First Spider-Man: No Way Home reviews suggest it's one of the best Spidey movies to date
As bodies trickled out of early screenings for Spider-Man: No Way Home, the culmination of Tom Holland's first Spider-Man movie trilogy, critics and press began publishing the first reviews of Marvel and Sony's latest superhero bash.
Already No Way Home, returning the lead stars and crew of previous installments Homecoming and Far From Home, is being pegged as one of the best Spider-Man movies to date. With 46 reviews from critics logged on the review aggregator site Rotten Tomatoes, the title (at the time this article was published) touted a 100-percent "Fresh" rating, while writers like Deadline's Pete Hammond hailed the release as "truly one of the year's best movies."
It's important to acknowledge that Rotten Tomatoes score is forever fluid as more and more critics share their experiences, but it's certainly a good start.
No Way Home, directed by Jon Watts and returning Zendaya as MJ and Jacob Batalon as Ned, sees what it's like for Peter Parker (Holland) to have his superhero identity known to the entire world. Spoiler alert: It's not great, Bob. The teen wall-crawler pleads with Doctor Strange (Benedict Cumberbatch) to use magic to fix the situation, but the sorcerer's spell to make most of the world forget he's Spider-Man backfires.
Instead, figures from other dimensions in the multiverse who know Peter Parker is Spider-Man are pulled into their reality. That means Holland's Spidey, a product of the Disney-owned Marvel Cinematic Universe and the producers at Sony, gets to meet characters like Alfred Molina's Doc Ock, Willem Dafoe's Green Goblin, and Jamie Foxx's Electro — people from Tobey Maguire and Andrew Garfield's era of Spider-Man movies.
Entertainment Weekly's own Leah Greenblatt praised the film for delivering "some of the best and by far the most meta stuff Marvel has done," noting it's "tender and funny and a little bit devastating."
Still, this corporate fandom explosion didn't sit well with all critics thus far. Vanity Fair's Richard Lawson notes "so much brand Frankensteining," while The Hollywood Reporter's John Defore states the fan service is sometimes "unsubtle enough you expect an actor to look into the camera and wink at you after delivering his line."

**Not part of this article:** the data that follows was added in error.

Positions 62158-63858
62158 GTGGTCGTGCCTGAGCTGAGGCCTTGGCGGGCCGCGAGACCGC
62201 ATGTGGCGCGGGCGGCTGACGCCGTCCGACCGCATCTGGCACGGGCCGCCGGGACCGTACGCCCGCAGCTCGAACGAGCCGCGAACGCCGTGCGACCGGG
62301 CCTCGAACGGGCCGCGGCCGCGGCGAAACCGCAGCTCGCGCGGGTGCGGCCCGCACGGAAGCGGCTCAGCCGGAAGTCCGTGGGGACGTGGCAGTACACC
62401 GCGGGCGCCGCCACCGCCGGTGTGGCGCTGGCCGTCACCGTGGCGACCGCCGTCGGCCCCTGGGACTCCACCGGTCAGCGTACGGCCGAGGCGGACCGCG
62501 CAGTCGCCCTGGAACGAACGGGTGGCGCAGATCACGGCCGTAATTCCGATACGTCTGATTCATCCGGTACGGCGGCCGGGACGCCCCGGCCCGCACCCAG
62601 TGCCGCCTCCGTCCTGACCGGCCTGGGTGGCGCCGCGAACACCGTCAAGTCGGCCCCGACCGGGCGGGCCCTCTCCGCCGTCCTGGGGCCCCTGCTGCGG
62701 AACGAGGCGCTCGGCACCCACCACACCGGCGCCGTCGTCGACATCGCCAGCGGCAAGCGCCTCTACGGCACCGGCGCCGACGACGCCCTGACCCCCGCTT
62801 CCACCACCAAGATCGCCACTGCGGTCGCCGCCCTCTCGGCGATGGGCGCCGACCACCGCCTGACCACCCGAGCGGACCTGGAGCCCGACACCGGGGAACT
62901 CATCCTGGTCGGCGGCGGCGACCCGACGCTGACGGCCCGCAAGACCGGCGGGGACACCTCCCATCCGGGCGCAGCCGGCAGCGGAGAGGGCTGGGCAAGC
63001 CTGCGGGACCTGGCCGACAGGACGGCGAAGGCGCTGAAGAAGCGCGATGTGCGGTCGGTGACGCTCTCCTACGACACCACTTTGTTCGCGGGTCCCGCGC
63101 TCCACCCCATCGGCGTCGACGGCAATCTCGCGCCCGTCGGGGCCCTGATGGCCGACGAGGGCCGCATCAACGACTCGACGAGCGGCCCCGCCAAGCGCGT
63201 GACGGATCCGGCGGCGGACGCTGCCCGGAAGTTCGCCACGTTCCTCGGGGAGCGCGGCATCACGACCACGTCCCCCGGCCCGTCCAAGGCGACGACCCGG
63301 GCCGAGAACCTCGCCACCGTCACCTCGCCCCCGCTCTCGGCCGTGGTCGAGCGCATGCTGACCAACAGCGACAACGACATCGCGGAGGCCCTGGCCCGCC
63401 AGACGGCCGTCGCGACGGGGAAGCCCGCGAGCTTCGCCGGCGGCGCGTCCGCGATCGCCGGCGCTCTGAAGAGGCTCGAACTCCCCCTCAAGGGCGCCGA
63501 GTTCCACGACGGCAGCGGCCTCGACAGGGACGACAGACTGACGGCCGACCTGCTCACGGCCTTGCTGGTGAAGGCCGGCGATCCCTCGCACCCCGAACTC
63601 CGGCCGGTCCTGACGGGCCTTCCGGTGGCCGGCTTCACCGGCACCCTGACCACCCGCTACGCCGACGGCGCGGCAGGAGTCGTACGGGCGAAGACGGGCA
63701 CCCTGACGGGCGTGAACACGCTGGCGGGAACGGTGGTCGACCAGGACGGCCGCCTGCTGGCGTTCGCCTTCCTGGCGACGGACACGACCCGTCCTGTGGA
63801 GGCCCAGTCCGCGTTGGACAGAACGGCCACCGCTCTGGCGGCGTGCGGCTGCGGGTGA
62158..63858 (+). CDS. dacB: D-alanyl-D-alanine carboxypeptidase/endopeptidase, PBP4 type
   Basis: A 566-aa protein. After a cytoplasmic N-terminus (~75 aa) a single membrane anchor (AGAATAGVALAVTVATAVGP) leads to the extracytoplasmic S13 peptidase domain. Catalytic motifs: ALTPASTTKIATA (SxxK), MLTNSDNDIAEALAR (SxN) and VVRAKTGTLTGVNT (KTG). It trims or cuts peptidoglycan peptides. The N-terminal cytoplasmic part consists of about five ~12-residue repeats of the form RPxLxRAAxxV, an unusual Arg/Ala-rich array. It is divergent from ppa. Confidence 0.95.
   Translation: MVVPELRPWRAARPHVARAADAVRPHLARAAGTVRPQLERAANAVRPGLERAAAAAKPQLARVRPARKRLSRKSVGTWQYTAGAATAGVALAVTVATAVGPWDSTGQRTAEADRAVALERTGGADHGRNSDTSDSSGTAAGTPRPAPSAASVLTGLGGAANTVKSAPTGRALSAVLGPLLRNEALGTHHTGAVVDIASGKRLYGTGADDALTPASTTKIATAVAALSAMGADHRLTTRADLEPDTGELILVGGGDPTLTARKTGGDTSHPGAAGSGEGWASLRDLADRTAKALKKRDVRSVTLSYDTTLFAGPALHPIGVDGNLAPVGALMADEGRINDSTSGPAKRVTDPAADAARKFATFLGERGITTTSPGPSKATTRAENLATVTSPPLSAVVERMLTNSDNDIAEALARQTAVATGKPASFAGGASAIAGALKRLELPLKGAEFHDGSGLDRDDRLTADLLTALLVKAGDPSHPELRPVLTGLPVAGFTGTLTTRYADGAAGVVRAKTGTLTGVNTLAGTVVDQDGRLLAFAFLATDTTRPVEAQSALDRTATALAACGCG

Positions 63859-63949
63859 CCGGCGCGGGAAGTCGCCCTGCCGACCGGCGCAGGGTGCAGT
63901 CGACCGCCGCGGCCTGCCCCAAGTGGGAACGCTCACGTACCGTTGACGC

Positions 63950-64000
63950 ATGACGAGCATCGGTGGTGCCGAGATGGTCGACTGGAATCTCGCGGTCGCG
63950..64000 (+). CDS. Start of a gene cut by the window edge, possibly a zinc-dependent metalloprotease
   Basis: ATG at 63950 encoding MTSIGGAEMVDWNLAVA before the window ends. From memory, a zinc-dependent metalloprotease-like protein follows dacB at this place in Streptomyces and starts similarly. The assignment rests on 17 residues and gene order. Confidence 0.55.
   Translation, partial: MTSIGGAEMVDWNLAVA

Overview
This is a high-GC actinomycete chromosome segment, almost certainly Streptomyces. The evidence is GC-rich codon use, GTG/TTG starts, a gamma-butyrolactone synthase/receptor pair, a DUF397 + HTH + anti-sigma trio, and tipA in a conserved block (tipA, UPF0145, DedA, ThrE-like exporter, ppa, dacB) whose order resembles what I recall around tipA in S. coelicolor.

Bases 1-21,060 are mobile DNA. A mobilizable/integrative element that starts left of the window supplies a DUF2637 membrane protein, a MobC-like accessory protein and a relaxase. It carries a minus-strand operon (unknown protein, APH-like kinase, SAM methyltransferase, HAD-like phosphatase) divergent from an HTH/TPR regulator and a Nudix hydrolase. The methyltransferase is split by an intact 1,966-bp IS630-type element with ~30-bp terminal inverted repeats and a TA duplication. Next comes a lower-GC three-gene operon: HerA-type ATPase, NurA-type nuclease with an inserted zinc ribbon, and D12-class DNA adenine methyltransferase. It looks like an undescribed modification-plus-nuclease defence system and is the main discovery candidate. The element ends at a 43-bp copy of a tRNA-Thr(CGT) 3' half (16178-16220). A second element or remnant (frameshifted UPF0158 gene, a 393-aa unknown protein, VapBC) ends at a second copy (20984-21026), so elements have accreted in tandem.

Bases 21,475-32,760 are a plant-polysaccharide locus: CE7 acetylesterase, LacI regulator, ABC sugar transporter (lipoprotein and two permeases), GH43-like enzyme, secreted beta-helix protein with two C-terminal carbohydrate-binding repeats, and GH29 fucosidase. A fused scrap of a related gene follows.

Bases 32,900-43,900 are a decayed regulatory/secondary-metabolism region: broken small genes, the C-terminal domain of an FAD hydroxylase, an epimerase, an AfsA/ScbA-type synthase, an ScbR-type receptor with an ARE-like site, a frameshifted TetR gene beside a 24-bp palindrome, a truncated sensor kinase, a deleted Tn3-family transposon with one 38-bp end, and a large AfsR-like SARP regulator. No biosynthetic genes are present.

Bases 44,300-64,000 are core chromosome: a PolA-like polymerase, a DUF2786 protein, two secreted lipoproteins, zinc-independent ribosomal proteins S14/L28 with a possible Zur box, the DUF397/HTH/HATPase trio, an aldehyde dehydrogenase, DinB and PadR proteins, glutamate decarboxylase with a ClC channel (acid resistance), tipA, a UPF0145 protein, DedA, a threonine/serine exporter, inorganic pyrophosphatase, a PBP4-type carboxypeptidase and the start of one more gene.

"Despite all the clutter and the chaos, Spider-Man: No Way Home manages to bring it — well — home, for Holland's Peter Parker," SlashFilm's Hoai-Tran Bui writes.
Read more of the first No Way Home reviews below. The film opens in theaters this Friday.
Leah Greenblatt (Entertainment Weekly)
"The way that the movie eventually manages to pull it all into focus feels both obvious and ingenious, though pretty much everything that happens after the 40-minute mark is a spoiler that early title cards and even a recorded pre-show entreaty from the cast beg you not to share. At just under two and a half hours, that leaves a lot. So it's safer maybe just to say that what seems at first like pure fan service turns out to be some of the best and by far the most meta stuff Marvel has done: tender and funny and a little bit devastating. (There were audible sobs in the theater at an industry screening.) It's also Holland's last time in the suit (unless it isn't); if and when Peter makes his way home, maybe this bigger, broader Spider-Verse will find a new way — or a new form altogether — to get him there."
Pete Hammond (Deadline)
"This movie does what the best movies always do: They thrill you and move you and make you want to cheer in a crowded theatre. In light of the pandemic this movie is a holiday gift not only to moviegoers, but also to exhibitors, because if EVER there was a film poised to save the movie business — just like Spidey always saves the day — it is this splendidly-crafted endgame. Jon Watts, the wunderkind director discovered via the superb indie Cop Car, once again weaves his own magic on the series and creates, with the help of screenwriters Chris McKenna and Erik Summers, not just the best pic yet in the Spider-Man series, but truly one of the year's best movies."
John Defore (The Hollywood Reporter)